The conversation eventually turned to questions about the efficacy of torture as a means of gathering information. In response to questions regarding torture's utility, one of that site's smartest commenters, posting under the name "J Thomas," offered this seemingly informed and balanced explanation (J Thomas, a self described "radical centrist" also has a blog, though it is somewhat neglected - hey JT, why don't you write some of this stuff down in a post!?):
So, according to the J Thomas explanation, torture has varying degrees of success and failure depending on the nature of the detainee, and the perceptions of that prisoner vis-a-vis his or her captors. That sounds about right. It would be hard to imagine someone contending that torture always works in every context, but it is also implausible to claim that torture never works in terms of information gathering. But, as J Thomas points out in this next excerpt, the overall success rate of information acquisition is far from the only factor to consider.
...I haven't seen any academic studies about what interrogation methods work. The CIA publishes such things inhouse but I haven't read them. A collection of people who claim to be experts say it doesn't work. But then a collection of people claim to have made it work....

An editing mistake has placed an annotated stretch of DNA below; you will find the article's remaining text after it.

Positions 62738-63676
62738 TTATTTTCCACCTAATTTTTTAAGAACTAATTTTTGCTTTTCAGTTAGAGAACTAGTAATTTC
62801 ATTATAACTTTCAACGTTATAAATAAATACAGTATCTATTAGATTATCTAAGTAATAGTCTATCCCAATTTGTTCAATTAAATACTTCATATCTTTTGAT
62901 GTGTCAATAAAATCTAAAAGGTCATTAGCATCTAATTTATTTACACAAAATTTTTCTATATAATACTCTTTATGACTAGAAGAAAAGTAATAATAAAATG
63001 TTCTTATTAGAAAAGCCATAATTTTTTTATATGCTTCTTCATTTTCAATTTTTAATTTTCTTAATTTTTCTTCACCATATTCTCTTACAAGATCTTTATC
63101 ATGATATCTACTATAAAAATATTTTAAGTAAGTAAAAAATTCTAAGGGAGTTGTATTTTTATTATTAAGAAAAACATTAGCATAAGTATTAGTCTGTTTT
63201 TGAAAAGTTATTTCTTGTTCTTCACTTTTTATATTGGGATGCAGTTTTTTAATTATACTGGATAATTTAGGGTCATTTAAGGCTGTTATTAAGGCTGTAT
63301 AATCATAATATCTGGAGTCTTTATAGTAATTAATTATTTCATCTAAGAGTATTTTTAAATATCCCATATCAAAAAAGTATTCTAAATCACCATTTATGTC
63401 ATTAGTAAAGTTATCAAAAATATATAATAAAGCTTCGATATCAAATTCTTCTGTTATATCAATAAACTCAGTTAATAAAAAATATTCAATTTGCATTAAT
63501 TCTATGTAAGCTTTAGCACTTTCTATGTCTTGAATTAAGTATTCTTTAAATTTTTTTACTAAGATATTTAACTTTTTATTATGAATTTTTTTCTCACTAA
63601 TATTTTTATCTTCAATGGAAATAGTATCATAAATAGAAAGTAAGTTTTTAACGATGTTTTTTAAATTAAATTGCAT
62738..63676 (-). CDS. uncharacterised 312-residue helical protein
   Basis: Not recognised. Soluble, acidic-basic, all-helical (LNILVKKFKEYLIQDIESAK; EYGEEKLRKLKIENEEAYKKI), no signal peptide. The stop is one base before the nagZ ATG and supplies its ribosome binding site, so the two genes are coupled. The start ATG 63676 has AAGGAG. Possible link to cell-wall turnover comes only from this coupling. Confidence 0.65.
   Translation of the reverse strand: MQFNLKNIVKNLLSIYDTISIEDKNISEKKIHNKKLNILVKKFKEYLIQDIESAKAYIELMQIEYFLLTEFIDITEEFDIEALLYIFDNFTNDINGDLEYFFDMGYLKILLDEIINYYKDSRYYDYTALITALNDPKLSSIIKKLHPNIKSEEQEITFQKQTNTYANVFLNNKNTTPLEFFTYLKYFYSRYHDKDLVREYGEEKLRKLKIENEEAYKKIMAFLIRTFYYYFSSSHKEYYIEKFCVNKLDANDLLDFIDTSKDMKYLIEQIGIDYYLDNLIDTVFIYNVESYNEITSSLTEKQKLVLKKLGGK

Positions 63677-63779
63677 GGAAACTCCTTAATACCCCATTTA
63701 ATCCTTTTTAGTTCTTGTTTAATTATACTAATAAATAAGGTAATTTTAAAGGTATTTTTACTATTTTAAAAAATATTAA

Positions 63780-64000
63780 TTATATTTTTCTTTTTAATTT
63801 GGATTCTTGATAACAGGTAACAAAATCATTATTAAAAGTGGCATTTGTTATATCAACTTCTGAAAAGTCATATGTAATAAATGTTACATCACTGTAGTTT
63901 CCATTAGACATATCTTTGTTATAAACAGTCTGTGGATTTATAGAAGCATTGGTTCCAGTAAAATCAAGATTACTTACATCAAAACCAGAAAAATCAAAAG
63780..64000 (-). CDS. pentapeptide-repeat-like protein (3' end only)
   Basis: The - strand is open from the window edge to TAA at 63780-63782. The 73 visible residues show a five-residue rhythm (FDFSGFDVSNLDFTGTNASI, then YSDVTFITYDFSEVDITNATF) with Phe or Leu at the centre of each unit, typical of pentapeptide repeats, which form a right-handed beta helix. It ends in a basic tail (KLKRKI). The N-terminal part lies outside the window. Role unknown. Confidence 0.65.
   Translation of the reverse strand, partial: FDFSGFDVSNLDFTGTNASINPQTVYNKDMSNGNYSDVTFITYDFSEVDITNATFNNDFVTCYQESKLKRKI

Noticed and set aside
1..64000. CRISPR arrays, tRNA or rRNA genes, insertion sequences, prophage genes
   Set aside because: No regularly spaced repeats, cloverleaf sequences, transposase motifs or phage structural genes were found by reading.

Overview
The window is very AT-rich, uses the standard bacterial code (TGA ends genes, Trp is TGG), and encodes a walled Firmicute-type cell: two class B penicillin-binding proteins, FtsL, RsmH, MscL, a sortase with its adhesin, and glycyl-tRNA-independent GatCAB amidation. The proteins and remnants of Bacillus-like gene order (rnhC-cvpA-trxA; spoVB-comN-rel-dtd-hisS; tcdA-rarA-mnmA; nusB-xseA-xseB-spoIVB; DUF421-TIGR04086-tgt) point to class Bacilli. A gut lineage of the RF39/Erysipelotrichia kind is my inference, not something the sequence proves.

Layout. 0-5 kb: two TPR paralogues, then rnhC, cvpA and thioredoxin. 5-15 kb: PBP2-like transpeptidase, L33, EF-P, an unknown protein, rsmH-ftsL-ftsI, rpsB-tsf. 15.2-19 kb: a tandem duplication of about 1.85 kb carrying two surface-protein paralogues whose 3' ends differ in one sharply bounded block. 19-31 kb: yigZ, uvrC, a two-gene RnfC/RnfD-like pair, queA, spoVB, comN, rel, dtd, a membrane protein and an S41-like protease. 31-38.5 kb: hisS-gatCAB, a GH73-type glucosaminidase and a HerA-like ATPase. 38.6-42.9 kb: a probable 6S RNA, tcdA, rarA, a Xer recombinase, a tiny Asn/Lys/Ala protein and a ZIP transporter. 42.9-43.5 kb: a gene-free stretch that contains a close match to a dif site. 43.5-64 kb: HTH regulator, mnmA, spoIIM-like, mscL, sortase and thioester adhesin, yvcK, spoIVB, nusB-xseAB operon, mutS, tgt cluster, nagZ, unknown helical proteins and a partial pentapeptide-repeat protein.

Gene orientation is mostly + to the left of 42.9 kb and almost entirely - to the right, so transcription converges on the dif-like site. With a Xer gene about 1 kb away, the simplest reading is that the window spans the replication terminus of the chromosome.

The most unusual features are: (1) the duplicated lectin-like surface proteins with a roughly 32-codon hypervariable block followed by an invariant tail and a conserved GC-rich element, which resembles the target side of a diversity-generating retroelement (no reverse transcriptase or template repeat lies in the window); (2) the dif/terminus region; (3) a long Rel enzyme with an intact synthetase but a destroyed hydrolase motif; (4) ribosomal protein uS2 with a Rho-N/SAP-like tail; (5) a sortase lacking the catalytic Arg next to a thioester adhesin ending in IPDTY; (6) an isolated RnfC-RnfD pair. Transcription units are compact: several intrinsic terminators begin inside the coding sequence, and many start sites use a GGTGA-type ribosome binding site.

I've listened to people who do that sort of thing though I haven't done it myself, and here's my understanding of what they say:
1. Two classes of prisoners [exist], those who'll say something and those who'll clam up and not say anything at all. If they refuse to say anything at all they can be persuaded to say something using either positive or negative reinforcement. Get them to talk about something -- anything -- and you have a start. If you torture them for not saying anything, they're likely to consider it a big defeat to say anything. It turns into a contest of wills at the start. So it's better to just do a little poking in the middle of other methods, keep them off balance and not sure what you'll do, and if possible get them interested in talking about something innocuous. If it's a contest of wills, every hour they say nothing is a victory for them and you feel like you're making no progress until they say something, so it's likely to be discouraging.